That’s a lot of postage.
The world’s most unique and expensive stamp is expected to fetch up to $15 million at auction on Tuesday. Sotheby’s New York will host the sale of the coveted British Guiana One-Cent Magenta, known as “the Mona Lisa of Philately,” owned by footwear tycoon Stuart Weitzman.
The shoe designer is set to donate the proceeds to charity, opening up a new chapter in the history of the scrap of paper that is 165 years old.
“We expect a substantial amount of funds from the sale,” Weitzman exclusively told The Post, explaining that he is “an avid collector of rare stamps.”
In 2014, he successfully bid on the One-Cent Magenta for a record $9.48 million. In keeping with many of its earlier buyers, he added a signature mark to the back.
“I drew a stiletto to memorialize my years of ownership,” he said. The stamp also bears Weitzman’s initials.
The outline of a single high heel appears next to a mark by eccentric millionaire John du Pont. The chemical heir, portrayed in the 2014 movie “Foxcatcher,” bought the stamp in 1980 for $935,000, some 30 years before his death during a jail sentence for the murder of Olympic wrestler Dave Schultz. Nobody knows whether du Pont anticipated what turned out to be an eye-popping investment. Its appeal rocketed among salivating philatelists. Their dreams of possessing the stamp resulted in its value increasing exponentially over the next decade and a half.
The succession of owners is indeed fascinating, but Sotheby’s special consultant Robert Scott, an expert in philately (the study of stamps), said the origins of the One-Cent Magenta are equally remarkable.
Revered among collectors as the only one of its kind, it was produced in 1856 in Guiana, the former British colony now called Guyana, on a printer usually reserved for newspapers. The emergency run was authorized after a delivery of stamps failed to materialize. Nearly all the stamps were used to distribute copies of the local rag. Despite their beauty, most were discarded by the recipients.
Scott, referring to the sole octagon-shaped stamp which dodged the trash, said: “From a distance, it looks like just a smudge of red.” But he pointed out that “up close and personal, it takes on many different shades of magenta with a certain patina.”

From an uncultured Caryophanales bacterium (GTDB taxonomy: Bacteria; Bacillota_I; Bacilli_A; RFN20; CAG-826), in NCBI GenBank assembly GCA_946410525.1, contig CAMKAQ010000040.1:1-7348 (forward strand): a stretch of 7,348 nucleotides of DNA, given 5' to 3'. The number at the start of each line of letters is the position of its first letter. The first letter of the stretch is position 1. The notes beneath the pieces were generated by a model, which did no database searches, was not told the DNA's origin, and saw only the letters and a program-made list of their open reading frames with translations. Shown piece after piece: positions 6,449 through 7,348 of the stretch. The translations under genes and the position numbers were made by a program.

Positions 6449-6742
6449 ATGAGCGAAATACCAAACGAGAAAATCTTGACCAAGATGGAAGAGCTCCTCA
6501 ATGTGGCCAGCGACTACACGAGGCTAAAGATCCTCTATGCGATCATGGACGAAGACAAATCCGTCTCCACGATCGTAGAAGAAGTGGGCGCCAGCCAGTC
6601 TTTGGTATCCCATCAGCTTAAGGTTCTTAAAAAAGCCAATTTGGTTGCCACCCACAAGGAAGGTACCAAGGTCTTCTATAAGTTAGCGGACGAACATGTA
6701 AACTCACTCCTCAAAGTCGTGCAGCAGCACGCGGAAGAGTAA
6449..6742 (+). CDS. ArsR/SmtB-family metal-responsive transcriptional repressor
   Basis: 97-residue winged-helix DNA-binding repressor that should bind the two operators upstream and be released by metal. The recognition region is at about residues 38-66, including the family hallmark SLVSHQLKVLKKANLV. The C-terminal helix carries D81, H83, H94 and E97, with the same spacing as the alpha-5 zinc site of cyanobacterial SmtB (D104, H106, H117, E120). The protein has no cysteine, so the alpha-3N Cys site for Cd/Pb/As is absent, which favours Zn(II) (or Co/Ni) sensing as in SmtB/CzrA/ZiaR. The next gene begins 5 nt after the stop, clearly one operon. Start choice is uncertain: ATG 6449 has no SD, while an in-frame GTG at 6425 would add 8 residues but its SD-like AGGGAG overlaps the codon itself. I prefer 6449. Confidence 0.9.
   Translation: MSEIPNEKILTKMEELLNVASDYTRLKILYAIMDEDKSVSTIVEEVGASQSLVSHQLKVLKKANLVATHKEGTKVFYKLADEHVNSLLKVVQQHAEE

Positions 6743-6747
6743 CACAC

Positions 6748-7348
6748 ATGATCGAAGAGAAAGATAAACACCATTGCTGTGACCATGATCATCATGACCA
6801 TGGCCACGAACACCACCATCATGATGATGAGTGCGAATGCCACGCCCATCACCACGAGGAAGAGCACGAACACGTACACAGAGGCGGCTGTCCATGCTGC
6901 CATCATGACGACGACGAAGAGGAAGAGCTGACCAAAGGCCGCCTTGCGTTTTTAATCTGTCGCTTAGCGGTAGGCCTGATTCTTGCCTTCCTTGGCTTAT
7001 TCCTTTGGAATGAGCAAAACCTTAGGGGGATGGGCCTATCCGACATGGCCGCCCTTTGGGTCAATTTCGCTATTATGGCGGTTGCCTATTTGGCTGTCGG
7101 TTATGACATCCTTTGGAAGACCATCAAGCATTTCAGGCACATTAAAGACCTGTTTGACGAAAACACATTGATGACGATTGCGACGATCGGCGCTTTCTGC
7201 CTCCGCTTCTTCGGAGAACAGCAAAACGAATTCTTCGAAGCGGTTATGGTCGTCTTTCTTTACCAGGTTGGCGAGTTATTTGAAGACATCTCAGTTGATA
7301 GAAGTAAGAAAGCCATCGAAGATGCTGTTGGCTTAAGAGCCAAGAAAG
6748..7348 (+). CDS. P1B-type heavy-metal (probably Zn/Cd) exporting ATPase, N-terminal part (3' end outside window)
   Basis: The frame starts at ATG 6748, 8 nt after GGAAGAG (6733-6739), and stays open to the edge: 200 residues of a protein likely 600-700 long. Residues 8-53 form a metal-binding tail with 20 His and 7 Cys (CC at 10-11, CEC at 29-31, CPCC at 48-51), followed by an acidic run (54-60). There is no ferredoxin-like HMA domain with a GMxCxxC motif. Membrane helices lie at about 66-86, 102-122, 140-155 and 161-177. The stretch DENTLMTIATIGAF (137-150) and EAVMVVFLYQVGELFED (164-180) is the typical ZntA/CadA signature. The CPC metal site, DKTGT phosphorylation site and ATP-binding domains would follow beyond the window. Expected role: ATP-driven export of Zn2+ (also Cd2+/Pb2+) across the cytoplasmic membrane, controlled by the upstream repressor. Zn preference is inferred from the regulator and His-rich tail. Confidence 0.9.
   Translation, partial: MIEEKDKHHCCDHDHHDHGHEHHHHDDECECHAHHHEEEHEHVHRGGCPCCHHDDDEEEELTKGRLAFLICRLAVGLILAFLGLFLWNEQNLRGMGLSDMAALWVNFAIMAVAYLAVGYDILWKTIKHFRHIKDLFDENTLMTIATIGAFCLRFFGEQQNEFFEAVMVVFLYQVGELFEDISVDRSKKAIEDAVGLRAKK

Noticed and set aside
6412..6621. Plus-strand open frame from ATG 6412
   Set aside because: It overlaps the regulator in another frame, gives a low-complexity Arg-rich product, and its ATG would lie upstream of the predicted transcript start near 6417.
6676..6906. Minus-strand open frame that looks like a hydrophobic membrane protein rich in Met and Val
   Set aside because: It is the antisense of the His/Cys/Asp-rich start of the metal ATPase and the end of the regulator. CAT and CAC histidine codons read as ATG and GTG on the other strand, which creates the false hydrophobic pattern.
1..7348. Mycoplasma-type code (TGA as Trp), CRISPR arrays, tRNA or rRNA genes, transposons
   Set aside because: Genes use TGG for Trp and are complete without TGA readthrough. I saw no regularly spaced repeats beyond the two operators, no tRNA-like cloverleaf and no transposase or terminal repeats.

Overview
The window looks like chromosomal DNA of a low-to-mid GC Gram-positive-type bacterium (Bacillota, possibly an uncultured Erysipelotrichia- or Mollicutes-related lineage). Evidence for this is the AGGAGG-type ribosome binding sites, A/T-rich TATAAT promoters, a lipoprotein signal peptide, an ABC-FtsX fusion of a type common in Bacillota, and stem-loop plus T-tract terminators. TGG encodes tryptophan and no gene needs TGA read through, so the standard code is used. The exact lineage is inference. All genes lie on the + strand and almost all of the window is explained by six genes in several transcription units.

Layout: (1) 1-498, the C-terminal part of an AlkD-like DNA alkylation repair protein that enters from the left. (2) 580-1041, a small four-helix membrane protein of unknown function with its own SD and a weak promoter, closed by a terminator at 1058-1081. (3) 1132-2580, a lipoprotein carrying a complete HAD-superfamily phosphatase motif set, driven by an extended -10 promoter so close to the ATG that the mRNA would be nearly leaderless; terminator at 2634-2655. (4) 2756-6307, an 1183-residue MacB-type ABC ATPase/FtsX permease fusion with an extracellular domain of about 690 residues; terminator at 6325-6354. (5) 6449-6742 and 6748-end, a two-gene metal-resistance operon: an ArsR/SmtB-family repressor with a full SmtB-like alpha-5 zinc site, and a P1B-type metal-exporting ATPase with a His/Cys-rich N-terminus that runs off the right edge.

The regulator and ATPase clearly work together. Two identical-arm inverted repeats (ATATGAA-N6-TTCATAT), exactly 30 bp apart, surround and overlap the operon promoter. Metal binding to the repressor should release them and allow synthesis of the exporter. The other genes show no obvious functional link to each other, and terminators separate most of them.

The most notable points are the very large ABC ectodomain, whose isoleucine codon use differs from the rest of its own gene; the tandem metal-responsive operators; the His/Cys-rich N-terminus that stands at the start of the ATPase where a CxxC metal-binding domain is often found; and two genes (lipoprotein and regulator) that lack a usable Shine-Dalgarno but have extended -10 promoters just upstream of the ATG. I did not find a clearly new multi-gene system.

In 1873, it caught the attention of 12-year-old Louis Vernon Vaughan as he cleaned out his uncle’s attic in Guyana. Soon after, in what enthusiasts term the “worst stamp swap in history,” he sold it to Neil Ross McKinnon for 6 shillings – around $17 in today’s money.
The treasure then bounced between rich philatelists, including the exotically named Philipp de la Rénotière von Ferrary. The Austrian citizen was forced to give up the stamp, valued in 1922 at $35,000, when his collection was seized by the French government as reparations for World War I.
Subsequent moneyed guardians ranged from New York fabric magnate Arthur Hind to Irwin Weinberg, the head of a collectors’ consortium. Hind frequently traveled with the One-Cent Magenta in a briefcase handcuffed to his wrist. “He remarked that he no longer felt he owned the stamp, but it owned him,” Scott said.
According to Scott, the 1-inch square piece of memorabilia reached mythical status after its 1980 acquisition by du Pont. The fabulously wealthy recluse hid the stamp from prying eyes while reportedly treating it with disrespect, sometimes handling it without gloves.
“It disappeared from public view,” said Scott, noting how the One-Cent Magenta is the only 19th century stamp missing from the British and Commonwealth Collection of Queen Elizabeth II, who has an estimated net worth of $500 million. Her grandfather, George V, tried to buy it twice, but was thwarted on each attempt.
Now, after seven years belonging to Weitzman – mostly spent on display at the Smithsonian National Postal Museum in Washington DC – it’s up for grabs again.
In the weeks leading up to the June 8 auction, the stamp has been stored in a darkened, climate-controlled room and guarded round the clock by security staff.
A master of discretion, Scott won’t comment on interested parties poised to fork over a forecasted $12 million to $15 million. Who knows if celebrity philatelists like former French president Nicolas Sarkozy or Hollywood actor Patrick Dempsey will place a bid?
But the UK-born specialist can’t help but wonder whether a generous fan of the British monarchy might rise to the occasion. Perhaps they will try and complete the priceless stamp collection owned by the troubled House of Windsor. After all, it’s unlikely the increasingly p.r.-conscious royals would show such extravagance themselves.
Scott quipped: “There might just be somebody out there who would like to make a donation to her majesty the queen.”
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